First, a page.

A vineyard and winery out in the sagebrush of Nevada?
A couple in this small town 50 miles south of Reno are about to find out whether the wine industry can make a go of it in the desert state.
Veteran vintners Kathy and Rick Halbardier have announced plans to open the state's first full-production vineyard and winery.
Plans call for the winery and vineyards to be located on a portion of the 615-acre Van Sickle Station Ranch near Minden.
The couple's partners in the Tahoe Ridge Winery and Marketplace will be the ranch owners, Roger and Gail Teig. They expect to open the winery by September 2004.
Unlike Nevada's handful of other winery operations, wine will be processed from harvest to bottle at the site. The ranch also will have several vineyards, where Chardonnay and other varietals will be grown.
"We were looking for a way to preserve the open spaces and keep the cattle ranching going," Gail Tieg said. "(This venture) gives our family and our heirs some options for the future."
Experts at the University of Nevada, Reno are cautiously optimistic about the future of the wine industry in Nevada. They have worked with the Halbardiers over the last decade on climatic research and experimentation.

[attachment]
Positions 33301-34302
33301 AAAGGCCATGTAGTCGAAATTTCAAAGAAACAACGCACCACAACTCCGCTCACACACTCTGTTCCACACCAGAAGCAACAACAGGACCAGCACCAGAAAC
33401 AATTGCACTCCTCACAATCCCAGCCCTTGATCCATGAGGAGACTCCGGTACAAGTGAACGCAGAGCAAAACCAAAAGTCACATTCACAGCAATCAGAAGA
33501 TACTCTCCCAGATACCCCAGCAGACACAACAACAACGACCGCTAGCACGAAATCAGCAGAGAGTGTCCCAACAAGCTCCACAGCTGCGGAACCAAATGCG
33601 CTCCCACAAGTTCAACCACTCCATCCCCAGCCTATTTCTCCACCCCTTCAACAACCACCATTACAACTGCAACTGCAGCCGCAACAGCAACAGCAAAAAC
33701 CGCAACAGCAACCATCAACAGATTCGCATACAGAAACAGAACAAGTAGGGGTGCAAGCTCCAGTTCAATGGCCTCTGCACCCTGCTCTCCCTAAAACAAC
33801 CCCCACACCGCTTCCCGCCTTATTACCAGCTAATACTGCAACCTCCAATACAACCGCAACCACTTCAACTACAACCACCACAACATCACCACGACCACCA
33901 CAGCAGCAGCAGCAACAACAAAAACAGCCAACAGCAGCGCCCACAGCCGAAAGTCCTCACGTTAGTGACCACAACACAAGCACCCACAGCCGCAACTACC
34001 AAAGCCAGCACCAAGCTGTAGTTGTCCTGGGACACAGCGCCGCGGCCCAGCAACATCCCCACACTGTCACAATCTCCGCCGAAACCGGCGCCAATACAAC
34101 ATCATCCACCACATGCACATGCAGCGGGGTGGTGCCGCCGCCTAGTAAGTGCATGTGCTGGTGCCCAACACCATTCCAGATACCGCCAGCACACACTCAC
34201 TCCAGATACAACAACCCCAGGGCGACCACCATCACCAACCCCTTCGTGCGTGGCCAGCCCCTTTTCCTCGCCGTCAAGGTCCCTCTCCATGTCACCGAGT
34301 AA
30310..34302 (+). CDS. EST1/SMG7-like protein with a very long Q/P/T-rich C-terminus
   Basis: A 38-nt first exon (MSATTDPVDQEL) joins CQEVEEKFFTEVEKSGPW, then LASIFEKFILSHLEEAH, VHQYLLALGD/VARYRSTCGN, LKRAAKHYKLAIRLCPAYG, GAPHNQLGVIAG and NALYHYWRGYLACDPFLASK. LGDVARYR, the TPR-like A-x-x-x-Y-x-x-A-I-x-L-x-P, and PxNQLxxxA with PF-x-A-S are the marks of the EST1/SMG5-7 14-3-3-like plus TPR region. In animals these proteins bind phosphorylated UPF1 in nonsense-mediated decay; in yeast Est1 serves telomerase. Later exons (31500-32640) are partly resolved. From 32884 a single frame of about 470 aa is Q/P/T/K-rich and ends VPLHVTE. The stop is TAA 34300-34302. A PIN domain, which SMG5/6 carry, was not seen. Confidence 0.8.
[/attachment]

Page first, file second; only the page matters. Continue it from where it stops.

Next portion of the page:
As pioneers in grape growing in Nevada, the Halbardiers found many obstacles in their path - high elevation, alkaline soils, short growing seasons, solar radiation, cold winters, low humidity and scarce water.
It appears commercial-quality, premium wines can be produced from grapes grown in Nevada, but it's uncertain whether winemaking would be economically feasible here, said Grant Cramer, a biochemistry professor at UNR.
"One thing we're trying to assess is whether we can grow grapes here, and it looks like we can," Cramer told the Reno Gazette-Journal.
"It's one thing to grow grapes, another to make money and sell them. Looking at a local level shouldn't be a problem, but it's not a smart approach to take to compete with the California industry,"he added.
California has 847 wineries and 4,400 grape growers.
Twelve times less water is needed to irrigate a vineyard compared with an alfalfa field, a big consideration in a desert climate like Nevada's, Cramer said.
But the biggest threat to grape growing in Nevada appears to be cold temperatures.
"We periodically get temperatures cold enough to kill the vines all the way through every 10 years or so," Cramer said. "We're very interested in proving the cold tolerance of our vines here."
The Halbardiers'company now has 14 commercial and research plots in Nevada and contracts to buy grapes from 10 California vineyards.